Planning obligations are agreements entered into between the council and developers, usually in conjunction with the granting of planning permission. They apply to land, binding it and whoever owns it. Made using powers under section 106 of the Town and Country Planning Act 1990, they are also known as 'Section 106 agreements'.
Planning obligations 'are intended to make acceptable development that would otherwise be unacceptable in planning terms', as defined in the government's Circular 05/2005: Planning Obligations. They can involve direct works or actions by the developer, and/or financial contributions to the council.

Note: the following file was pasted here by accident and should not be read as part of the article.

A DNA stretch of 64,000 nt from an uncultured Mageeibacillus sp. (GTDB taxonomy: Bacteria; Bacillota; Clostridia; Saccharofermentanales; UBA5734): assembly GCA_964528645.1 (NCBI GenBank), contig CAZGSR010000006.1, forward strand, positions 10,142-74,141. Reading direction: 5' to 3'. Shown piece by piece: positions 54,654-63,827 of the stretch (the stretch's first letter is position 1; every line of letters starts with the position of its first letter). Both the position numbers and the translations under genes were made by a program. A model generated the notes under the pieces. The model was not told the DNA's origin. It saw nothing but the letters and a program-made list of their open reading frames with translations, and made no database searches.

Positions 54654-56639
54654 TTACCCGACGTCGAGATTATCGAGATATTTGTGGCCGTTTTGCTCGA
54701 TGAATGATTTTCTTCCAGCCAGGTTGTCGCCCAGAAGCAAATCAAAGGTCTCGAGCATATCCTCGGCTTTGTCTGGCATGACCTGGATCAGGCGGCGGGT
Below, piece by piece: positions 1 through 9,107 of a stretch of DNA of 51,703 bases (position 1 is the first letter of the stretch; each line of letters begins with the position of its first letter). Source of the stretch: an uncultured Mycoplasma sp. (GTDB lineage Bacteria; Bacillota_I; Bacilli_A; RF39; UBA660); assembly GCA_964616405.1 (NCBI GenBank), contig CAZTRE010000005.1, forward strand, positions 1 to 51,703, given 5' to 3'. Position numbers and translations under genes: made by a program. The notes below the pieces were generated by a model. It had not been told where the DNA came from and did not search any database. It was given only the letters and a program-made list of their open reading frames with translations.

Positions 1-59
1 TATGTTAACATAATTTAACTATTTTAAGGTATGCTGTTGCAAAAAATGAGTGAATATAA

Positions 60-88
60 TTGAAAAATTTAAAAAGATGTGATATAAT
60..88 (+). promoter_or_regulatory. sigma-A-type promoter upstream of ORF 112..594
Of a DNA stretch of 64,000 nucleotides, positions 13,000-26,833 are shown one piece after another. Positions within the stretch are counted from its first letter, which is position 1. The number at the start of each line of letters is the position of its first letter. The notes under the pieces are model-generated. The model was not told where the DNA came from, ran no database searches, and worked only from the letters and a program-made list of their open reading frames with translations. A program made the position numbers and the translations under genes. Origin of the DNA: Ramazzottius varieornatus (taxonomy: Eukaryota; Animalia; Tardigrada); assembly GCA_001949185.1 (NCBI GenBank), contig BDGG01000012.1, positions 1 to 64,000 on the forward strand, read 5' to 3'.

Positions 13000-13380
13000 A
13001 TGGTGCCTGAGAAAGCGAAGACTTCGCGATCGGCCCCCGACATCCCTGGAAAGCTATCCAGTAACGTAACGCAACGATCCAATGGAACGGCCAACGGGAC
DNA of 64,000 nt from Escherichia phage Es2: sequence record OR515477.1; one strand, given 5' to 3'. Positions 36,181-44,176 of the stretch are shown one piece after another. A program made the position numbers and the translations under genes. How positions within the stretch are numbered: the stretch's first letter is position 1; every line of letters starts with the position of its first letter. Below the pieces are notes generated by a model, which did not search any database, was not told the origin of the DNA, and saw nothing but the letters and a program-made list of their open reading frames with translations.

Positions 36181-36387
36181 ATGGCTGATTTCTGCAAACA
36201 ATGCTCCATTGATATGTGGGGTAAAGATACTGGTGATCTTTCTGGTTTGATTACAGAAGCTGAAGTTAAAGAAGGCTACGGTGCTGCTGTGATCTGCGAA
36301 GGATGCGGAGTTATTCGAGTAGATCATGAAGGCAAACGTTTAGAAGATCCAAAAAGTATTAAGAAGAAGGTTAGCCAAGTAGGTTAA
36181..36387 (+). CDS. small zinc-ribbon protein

l Prescribe the nature of a development (by requiring that a given proportion of housing is affordable, for example)
l Secure a contribution from a development to compensate for loss or damage created by a development (loss of open space or community facility, for example)
l Mitigate a development's impact (through increased public transport provision or financial contribution towards school places, for example).
According to Circular 5/2005, planning obligations also have to be:
l Relevant to Planning.
l Necessary to make the proposed development acceptable in planning terms.
l Directly related to proposed development.
l Fairly and reasonably related in scale and kind to the proposed development.
l Reasonable in all other aspects.